It has been. found that the calcium salts of hydrolyzed acrylonitrilepolymers and the calcium polyacrylates preparedby othermethods may be substantially improved with respect to their: utility as soil conditioning agents,

if" some of the calciurn'ions are replaced with sodium, potassium orammonium ions. In other words themixed or double. salts of calcium and the said other ions are more efiective-than either the unsubstituted calcium salts or. theunsubstituted potassium, sodium, or, ammonium salts.

The new mixed salts may be represented by the following structural formula:

wherein X is a radical of the group consisting of ammonium, potassium, and sodium, wherein w, x, y, and z are integers representing the numbers of the respective substituents on the polymer molecule, w and x being greater than zero (0), wherein M is a molecular grouping derived by polymerization of a comonomer, wherein n is an integer representing the number of principal monomer units in the polymer, wherein m is an integer representing the number of comonomer units in the molecule, n being'substantially greater than m, and the sum of w, x, y, and 2 being equal to n.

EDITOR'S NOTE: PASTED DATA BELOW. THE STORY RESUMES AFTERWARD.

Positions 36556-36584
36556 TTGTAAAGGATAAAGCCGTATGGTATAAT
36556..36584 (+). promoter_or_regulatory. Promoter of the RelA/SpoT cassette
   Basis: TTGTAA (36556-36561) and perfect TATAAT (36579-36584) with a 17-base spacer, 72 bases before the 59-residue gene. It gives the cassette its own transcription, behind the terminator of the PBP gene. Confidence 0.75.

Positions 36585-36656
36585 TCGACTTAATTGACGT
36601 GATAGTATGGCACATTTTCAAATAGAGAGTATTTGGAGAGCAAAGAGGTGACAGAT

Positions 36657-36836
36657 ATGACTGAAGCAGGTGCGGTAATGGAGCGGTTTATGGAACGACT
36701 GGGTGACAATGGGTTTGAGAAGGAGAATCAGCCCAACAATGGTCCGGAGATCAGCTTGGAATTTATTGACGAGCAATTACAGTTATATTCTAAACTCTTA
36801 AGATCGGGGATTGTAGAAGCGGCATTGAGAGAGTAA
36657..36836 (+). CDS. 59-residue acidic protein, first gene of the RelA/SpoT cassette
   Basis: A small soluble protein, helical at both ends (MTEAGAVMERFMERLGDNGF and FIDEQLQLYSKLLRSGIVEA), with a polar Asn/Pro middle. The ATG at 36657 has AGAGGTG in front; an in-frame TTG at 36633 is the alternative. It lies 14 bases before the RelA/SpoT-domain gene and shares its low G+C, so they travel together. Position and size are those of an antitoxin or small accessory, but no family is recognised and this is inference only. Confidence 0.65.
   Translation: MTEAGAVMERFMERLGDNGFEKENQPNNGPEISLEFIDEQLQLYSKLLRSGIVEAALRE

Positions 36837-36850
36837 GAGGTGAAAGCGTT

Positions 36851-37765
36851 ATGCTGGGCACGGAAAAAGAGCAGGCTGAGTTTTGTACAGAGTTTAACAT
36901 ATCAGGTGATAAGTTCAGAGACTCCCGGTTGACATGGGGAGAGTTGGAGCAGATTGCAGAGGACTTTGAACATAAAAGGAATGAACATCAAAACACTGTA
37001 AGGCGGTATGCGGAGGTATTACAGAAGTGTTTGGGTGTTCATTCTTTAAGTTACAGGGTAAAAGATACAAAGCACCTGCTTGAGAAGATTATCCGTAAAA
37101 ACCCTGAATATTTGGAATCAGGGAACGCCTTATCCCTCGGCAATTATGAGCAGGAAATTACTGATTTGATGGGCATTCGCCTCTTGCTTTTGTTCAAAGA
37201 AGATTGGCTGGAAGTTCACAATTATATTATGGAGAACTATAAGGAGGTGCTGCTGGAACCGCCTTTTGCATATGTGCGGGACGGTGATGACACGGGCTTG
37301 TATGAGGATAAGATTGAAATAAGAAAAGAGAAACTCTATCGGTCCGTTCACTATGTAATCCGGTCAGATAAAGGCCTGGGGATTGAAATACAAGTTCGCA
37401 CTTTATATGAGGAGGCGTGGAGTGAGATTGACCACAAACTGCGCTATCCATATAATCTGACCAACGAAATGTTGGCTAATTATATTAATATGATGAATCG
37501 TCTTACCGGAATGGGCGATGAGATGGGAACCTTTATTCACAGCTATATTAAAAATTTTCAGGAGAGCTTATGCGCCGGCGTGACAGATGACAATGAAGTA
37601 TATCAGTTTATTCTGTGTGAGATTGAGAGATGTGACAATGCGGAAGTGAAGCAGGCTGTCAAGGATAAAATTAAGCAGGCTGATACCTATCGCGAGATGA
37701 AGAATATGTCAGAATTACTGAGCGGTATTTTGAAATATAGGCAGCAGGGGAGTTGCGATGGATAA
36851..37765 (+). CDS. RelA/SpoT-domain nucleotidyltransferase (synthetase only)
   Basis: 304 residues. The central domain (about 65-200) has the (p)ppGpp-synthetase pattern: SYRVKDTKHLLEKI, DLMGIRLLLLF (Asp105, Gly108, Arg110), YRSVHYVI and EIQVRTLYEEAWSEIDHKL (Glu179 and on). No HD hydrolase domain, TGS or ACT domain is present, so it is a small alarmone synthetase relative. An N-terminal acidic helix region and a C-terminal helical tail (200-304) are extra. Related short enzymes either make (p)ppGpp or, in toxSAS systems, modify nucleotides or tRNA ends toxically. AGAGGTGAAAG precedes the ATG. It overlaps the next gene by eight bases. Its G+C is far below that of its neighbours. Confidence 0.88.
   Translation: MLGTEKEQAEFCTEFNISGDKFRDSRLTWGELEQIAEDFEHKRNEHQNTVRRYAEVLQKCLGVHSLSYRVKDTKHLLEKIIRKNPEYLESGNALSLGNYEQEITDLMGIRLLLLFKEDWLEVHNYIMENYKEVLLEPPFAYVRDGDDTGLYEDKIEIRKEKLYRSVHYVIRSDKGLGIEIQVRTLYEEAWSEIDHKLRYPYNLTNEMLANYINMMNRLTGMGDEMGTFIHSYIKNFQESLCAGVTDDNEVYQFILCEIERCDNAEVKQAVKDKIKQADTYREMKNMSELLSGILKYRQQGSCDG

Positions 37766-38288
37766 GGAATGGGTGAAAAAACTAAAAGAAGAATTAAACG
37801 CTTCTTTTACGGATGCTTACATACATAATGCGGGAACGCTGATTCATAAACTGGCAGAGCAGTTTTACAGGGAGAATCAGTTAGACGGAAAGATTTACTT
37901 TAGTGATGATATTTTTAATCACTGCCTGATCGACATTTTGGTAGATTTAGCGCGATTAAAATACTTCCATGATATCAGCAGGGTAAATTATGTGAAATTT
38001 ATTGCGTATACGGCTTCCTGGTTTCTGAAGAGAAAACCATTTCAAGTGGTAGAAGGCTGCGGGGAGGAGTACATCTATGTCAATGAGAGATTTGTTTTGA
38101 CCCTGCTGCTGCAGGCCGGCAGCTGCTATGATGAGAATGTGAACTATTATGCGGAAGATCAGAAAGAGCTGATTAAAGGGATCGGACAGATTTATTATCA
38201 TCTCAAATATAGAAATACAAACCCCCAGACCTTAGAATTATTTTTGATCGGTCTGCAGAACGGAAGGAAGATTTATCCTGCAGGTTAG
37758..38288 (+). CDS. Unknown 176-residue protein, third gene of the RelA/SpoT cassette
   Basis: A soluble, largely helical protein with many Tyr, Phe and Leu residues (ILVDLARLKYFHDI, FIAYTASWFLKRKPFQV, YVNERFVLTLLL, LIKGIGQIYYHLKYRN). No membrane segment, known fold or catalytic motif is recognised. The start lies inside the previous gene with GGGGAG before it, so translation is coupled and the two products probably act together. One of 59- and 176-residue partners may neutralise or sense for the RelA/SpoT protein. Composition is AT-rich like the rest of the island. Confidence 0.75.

The new chemical compounds may be prepared by a variety of methods. The compounds may be prepared from the calcium salts by ion exchange with any soluble sodium, potassium, or ammonium salts or mixtures thereof. Alternatively the compounds may be prepared by hydrolyzing acrylonitrile polymers in the presence of calcium hydroxide and either a hydroxide of an alkali metal or ammonium hydroxide. Alternatively the double salts may be prepared in the soil by adding dry mixtures of the calcium polyacrylates and solid ammonium, potassium, or sodium salts, in which case the ion exchange reaction takes place in the medium of the soil moisture and the same effect of the addition of the double salts to the soil is achieved. A still further method of preuaring the double salts involves the. addition of the calcium salts to saline soils or alkaline soils containing substantial quantities of sodium ions. When the poly-' meric calcium salts are prepared by the hydrolysis of acrylonitrile polymers, the hydrolysis should be continued until at least 40 percent of the original cyano groups are hydrolyzed and the nitrogen content evolved as ammonia. Compounds of this degree of hydrolysis are necessary if they are to be converted to water-soluble double conditioning effect is noticed sooner involves the treatment of the calcium salts of hydrolyzed acrylonitrilev polymers of either the soluble or insoluble type. with a soluble potassium, sodium, or ammonium saltin a large excess of water. In the case of insoluble calcium polyacrylates an immediate dissolution or conversion to. a soluble form will be observed. Similarly the improvement of a water-soluble calcium salt will be benefited by a reduction in the apparent viscosity of the medium. The new double salts may be used in the aqueous medium in which they are prepared or they may be separated for use as solid polymers.